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A full-tilt effort to save pinball

If pinball is going to come back, to regain rock-opera level cultural primacy rather than more pizza-parlor corner dust, it probably starts with scenes such as this:

In the foreground there is a father, petroleum engineer Mark Henderson. “My son’s Joshua,” he said. “He is 11 years old. He’s a pinball wizard out of Plainfield, Ill.”

In the background there is Josh, a tall, bespectacled boy, leaning into a pinball game with a NASCAR theme. His look is intent, his chest touching the table’s end, his eyes over the top of the flippers.

When the ball heads up the table, nestling into some point-tallying nook or just rattling against bumpers, he takes the available seconds to remove his hands from the flipper buttons, roll the fingers, flex them and stretch them.

It is a move that is almost cocky. Josh, as he is mostly called, has been a champion before and is trying to be again.

He is at a Woodfield Mall adjunct in Schaumburg, Ill., standing in a GameWorks, one of those places that is all flashing lights and pleas for more tokens.

There are four games: Ripley’s Believe It or Not, Family Guy, the brand new Batman and NASCAR lined up on the center of the super-sized arcade’s main floor, liberated from their usual, much lonelier spot upstairs.

The games elaborately decorated battles against gravity are all made by Stern Pinball, a Melrose Park, Ill., firm that is the world’s last manufacturer of pinball machines.

Gary Stern, who runs the company, will stop by later to offer support for this event.

Nobody wants a pinball revival more than Stern, who had to lay off some key employees in October, as the economy accentuated a steady decline in game sales from the 1990s.

He has high hopes, though, for a new game based on TV’s “CSI.”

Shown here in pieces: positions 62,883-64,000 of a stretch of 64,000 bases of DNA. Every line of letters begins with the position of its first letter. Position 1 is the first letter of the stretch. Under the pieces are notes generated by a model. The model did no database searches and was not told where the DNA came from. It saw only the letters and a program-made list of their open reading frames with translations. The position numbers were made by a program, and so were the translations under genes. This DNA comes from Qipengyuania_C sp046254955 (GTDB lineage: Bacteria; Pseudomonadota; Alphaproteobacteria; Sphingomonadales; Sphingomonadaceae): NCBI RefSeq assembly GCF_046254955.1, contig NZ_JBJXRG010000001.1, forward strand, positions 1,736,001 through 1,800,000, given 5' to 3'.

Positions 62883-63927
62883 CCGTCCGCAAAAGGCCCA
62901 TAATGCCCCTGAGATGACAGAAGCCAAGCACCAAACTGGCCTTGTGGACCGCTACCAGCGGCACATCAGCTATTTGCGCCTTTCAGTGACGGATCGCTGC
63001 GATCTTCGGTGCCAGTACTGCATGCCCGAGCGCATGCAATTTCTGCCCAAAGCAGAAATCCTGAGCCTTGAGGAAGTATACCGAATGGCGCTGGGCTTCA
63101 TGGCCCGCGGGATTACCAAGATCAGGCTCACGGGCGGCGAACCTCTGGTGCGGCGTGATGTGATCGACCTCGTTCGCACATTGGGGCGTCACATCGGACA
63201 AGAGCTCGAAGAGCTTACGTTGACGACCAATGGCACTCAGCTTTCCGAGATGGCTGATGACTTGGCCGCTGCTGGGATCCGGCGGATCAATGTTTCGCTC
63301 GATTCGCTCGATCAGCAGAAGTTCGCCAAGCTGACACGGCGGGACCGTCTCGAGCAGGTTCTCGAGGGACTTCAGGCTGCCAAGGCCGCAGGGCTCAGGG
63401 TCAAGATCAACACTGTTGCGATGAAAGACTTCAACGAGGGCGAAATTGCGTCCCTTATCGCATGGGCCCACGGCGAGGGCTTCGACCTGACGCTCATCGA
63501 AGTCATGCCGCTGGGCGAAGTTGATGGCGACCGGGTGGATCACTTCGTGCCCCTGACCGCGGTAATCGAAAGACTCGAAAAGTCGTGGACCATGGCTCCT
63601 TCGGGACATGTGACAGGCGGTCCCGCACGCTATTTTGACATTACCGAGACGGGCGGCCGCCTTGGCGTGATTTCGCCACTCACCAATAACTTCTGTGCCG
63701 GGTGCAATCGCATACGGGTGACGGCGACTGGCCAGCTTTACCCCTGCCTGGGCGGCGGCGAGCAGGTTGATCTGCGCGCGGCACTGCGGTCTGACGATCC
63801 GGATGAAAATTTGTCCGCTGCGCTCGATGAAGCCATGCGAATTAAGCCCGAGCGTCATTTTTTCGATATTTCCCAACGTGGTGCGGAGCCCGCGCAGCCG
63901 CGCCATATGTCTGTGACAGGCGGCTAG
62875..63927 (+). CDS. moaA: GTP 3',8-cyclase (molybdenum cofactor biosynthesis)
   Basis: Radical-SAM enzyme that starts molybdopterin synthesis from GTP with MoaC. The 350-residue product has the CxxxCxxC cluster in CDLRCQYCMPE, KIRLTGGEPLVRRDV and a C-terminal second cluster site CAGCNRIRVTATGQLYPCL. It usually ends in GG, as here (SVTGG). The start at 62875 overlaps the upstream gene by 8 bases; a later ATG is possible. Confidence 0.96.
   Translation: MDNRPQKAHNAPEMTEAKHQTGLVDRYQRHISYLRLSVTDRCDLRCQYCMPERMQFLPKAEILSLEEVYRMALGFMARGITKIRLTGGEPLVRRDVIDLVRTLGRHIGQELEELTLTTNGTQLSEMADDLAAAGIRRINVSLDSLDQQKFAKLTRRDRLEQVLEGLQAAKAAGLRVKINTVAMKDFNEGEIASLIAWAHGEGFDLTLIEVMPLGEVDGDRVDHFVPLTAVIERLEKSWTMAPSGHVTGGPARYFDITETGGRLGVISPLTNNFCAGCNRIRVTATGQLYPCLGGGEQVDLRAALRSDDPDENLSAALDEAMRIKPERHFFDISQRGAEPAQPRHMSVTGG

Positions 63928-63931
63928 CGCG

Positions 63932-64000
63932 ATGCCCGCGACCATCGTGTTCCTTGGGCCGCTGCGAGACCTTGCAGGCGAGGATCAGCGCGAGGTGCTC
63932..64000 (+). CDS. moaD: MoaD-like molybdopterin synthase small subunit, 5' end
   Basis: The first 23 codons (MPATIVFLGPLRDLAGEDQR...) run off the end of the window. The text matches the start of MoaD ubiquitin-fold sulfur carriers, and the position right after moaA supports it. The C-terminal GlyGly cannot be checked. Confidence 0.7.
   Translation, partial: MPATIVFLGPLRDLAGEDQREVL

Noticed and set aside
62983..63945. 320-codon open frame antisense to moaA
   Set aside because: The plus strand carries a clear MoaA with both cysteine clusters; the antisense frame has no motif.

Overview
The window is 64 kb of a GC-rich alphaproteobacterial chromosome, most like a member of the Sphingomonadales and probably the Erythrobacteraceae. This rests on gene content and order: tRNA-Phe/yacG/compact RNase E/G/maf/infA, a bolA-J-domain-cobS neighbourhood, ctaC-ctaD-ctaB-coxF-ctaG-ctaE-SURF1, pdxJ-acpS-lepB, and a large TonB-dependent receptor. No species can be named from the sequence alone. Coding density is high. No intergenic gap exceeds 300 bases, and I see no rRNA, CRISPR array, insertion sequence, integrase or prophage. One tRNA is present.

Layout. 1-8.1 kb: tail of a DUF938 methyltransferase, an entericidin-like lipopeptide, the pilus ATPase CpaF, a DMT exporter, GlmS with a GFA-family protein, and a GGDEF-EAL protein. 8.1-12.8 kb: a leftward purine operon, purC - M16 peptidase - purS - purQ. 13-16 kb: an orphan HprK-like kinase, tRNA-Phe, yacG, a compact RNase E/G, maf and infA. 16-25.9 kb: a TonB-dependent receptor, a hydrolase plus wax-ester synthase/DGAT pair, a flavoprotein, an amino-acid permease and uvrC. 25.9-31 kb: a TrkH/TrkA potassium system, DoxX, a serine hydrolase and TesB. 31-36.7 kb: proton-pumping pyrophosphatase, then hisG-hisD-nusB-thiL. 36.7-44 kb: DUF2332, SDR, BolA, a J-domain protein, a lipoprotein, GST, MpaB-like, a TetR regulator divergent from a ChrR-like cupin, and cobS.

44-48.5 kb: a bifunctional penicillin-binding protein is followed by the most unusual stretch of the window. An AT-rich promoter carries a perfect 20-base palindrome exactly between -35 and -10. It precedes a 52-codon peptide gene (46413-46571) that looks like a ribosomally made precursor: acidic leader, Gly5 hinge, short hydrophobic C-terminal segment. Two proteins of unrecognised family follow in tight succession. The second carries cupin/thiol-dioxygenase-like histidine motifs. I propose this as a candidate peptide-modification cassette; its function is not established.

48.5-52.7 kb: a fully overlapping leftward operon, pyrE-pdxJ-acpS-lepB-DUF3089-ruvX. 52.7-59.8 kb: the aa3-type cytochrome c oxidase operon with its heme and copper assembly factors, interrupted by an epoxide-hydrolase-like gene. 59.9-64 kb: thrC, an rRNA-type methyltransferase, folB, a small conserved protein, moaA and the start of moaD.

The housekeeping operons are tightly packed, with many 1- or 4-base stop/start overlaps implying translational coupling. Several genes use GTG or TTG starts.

“It’s great because it’s got a skull that becomes part of the gameplay,” said Stern.

A group of young men, most in their 30s, is near Josh Henderson. They are trying to become champions too, and many of them have credentials to back up those hopes: Three of the world’s top 10 players, as ranked by the International Flipper Pinball Association, are on hand.

There’s Trent Augenstein, ranked No. 6, from Ohio, who supports his competitive pinball hobby with a Pump It Up: The Inflatable Party Zone franchise and a tourist cave, the Olen Tangy Indian Cavern. He’s 40 years old, soft-spoken, wearing a fleece hat shaped like a jester’s.

And there is also the first family of pinball, Roger Sharpe and his sons Zach and Josh. Roger wrote the definitive book on the game, 1976’s “Pinball!” Josh and Zach are ranked Nos. 4 and 7, respectively, and they’re running the tournament as well as competing in it.

With his boys and a colleague, Sharpe founded the IFPA, hoping to promote the game, make some sense out of a hodgepodge of tournaments and ranking systems, and goosing “the public’s interest [in]and accessibility to competitive pinball.”

This three-day tournament, the first that the national GameWorks chain has sponsored, is one example, and it’s big news in the pinball world.

“There hasn’t been a major tournament in Chicago in about 15 years,” said Roger Sharpe, a onetime managing editor of GQ who dumped print journalism for pinball in the ‘70s, a move that would seem logical now but back then was more whimsical. “The level of play has been exceptional.”

Sharpe is playing Josh Henderson in the first round of the finals, and for all his physicality w ith the machine, he plays as if he’s trying to load it into a narrow space on a moving truck.